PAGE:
Carnegie Mellon University

boston

November 25, 2019

Alpha Asset Management Takes a Peek Inside the World of Investing

The annual Alpha Club trek to Boston, Massachusetts included visits to three buy-side asset management companies.

On a Friday in October, students in the Alpha Asset Management Club at the Tepper School of Business visited three buy-side companies in Boston, Massachusetts, as part of an annual career trek meant to prepare Tepper MBA students for pursuing a career in investment management. 

With a strong network of recruiters, the Tepper School offers MBA students ample opportunity to connect with potential employers right from the start of their MBA journeys. Starting in the fall semester, student clubs host “treks” to major cities across the U.S. to connect with companies and alumni in various industries and functions.

“Career treks are a significant resource for MBA students to gain valuable insights and make important contacts within industries of interest,” said Stephen Rakas, Executive Director of the Masters Career Center. “The treks provide invaluable networking opportunities and we’re pleased to support our student organizations each year in building strong, lasting connections to our Tepper alumni network and the broader business community.”

On a career trek, students visit companies that partner with the Tepper School to recruit MBA interns and graduates, as well as other leading companies of interest to the students. They may also attend social gatherings to connect with alumni and industry leaders in the area to learn more about the city and build their professional networks. 

Challenging Career Path

Asset management is a specialized field of financial services in which investment managers oversee client portfolios of tangible and intangible assets. It is a career path that can be difficult to move into, as first-year MBA student Michael Withrock found after leaving his career in the military. “I spent about a year looking for a job without any success,” he said. “I concurrently applied to the MBA program, which I believe is probably one of the best decisions I’ve made. It’s worked out really well.”

In Alpha Club, Withrock has had opportunities to learn more about asset management and hone his skills in equity research and portfolio management. Club members participate in stock pitch competitions throughout the year at U.S. business schools, including a recent competition at SC Johnson College of Business at Cornell University and an upcoming one at Kenan-Flagler Business School of the University of North Carolina at Chapel Hill. Early in their time at the Tepper School, first-year members of Alpha Club get ample support from second-year students in preparing to present stock pitches to industry judges.  The Tepper teams have fared well at these competitions, bringing home first, second and third place prizes in the past.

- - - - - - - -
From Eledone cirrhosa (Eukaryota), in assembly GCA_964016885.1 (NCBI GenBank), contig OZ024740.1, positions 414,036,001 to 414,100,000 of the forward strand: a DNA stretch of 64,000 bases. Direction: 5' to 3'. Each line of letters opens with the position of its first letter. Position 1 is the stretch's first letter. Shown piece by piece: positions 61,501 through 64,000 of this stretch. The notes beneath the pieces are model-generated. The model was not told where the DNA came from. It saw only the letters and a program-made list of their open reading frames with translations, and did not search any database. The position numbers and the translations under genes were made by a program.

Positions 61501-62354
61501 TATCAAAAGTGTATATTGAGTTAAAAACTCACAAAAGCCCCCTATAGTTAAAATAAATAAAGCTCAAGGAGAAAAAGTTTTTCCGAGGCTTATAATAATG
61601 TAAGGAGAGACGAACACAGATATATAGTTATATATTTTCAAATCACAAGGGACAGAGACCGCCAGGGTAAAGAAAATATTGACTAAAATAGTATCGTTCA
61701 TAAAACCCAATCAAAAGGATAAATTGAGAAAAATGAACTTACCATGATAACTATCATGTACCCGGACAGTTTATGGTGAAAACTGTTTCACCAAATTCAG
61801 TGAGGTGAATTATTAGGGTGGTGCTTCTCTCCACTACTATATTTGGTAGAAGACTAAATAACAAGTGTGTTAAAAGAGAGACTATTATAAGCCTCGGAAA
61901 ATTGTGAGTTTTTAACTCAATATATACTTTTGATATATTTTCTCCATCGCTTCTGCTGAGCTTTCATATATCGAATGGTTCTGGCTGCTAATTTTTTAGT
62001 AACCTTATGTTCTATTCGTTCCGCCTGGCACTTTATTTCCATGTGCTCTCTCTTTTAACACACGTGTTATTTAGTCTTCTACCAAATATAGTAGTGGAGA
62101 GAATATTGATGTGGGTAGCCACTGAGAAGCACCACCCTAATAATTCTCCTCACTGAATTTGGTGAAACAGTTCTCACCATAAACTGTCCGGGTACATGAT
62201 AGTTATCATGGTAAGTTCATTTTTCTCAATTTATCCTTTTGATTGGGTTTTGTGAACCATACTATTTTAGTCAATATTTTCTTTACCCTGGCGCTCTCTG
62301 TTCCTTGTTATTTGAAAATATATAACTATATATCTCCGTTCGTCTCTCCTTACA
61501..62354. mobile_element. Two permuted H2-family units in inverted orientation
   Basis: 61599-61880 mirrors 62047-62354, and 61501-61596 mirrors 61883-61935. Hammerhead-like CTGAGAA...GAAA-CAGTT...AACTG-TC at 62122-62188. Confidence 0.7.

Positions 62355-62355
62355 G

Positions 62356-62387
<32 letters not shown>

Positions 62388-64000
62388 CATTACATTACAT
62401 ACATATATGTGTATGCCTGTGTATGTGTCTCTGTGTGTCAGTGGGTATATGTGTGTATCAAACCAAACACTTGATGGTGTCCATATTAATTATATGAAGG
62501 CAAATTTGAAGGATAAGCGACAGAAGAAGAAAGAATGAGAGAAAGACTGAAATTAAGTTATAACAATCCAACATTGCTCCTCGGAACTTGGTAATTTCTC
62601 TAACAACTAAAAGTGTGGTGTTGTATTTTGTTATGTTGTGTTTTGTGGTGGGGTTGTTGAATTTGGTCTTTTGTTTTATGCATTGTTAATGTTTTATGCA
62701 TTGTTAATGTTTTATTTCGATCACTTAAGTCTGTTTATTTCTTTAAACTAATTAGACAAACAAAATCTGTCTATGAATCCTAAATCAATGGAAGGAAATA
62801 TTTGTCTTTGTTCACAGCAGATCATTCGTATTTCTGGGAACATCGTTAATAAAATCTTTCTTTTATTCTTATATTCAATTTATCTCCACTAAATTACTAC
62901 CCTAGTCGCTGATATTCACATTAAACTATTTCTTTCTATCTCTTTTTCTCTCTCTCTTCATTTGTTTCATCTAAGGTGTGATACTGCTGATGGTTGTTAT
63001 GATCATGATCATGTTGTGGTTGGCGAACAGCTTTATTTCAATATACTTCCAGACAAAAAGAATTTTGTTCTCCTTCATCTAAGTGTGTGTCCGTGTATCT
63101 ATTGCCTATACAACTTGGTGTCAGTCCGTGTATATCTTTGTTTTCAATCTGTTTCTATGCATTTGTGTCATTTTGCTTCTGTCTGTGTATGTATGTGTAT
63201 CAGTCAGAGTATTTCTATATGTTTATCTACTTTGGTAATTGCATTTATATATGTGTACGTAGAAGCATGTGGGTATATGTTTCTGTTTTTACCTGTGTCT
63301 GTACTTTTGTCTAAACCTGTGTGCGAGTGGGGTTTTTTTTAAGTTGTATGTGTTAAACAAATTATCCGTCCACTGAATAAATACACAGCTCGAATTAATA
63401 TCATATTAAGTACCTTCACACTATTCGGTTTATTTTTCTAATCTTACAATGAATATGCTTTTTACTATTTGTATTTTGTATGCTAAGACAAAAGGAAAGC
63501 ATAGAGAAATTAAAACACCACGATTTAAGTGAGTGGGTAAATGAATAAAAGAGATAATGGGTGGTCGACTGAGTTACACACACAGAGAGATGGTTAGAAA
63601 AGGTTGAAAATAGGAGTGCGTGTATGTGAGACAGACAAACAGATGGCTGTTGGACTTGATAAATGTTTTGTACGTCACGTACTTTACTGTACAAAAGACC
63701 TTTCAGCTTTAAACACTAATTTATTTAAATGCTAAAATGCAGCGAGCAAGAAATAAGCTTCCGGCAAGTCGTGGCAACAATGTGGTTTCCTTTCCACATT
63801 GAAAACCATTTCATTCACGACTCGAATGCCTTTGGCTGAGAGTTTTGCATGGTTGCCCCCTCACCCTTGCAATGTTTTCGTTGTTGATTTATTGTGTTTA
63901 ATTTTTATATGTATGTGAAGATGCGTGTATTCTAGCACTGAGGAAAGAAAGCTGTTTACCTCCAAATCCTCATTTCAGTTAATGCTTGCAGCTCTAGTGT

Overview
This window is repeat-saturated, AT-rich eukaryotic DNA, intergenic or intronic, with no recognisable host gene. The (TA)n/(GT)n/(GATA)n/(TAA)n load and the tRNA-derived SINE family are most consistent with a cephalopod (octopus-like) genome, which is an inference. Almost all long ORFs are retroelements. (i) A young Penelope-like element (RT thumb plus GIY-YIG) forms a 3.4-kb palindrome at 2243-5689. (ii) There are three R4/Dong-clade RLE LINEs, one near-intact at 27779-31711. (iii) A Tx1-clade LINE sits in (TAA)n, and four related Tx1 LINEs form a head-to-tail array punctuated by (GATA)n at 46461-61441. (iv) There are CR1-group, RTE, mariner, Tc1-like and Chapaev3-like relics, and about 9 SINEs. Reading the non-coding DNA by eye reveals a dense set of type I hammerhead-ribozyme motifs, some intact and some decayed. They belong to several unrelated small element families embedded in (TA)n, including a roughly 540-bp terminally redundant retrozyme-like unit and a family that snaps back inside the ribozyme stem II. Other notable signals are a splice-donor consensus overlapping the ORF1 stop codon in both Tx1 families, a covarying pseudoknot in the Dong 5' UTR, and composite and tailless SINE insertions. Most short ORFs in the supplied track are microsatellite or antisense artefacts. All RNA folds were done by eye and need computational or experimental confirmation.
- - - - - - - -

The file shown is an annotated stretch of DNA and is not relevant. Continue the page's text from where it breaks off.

“Without the second-years, I probably would have been a little lost as far as what I was going to do,” Withrock said. “Being able to talk about the industry with a peer of mine instead of a professor or professional allowed me to ask a lot more questions I may not have been able to do otherwise. So it’s really an augmentation to our education.”

Cultural Fit

In Boston, Alpha Club members visited local headquarters of Fidelity Investments Inc., MFS Investment Management, and Loomis, Sayles & Company, the latter of which is a sponsor of Alpha Club at Tepper. The club’s president, second-year MBA student Mike Marrkand, worked with the Masters Career Center to identify firms that could host about a dozen students where the Tepper School has connections with alumni or recruiting partners.

One highlight Withrock noted was seeing the MFS building. “Being able to take a quick peek into their trading floor was pretty special. That was very impressive,” he said. He also appreciated the chance to connect more fully with his classmates over lunch and at an evening social event.

At Loomis Sayles, the students spoke with two Tepper alumni who work in structured income products. “That was highly interesting, because they were Tepper students just like us. We were able to ask them how they got from Tepper into Loomis,” Withrock said. “Being able to have candid dialogue with the fund managers and see what it actually takes to get into asset management was humbling and very educational. 

The trek gave students the opportunity to appreciate what a career in asset management looks like and ask questions they cannot easily answer through their own research. “Being able to actually experience the culture, not just read about it, is really important,” Withrock said. “It gave everyone a really good sense of what the culture is and also if they’re a fit for it.” 

For Withrock, the trek reinforced his interest in asset management. “Being able to look into a world that I haven’t gotten to be in yet was extremely motivating,” he said. “I’m invigorated.”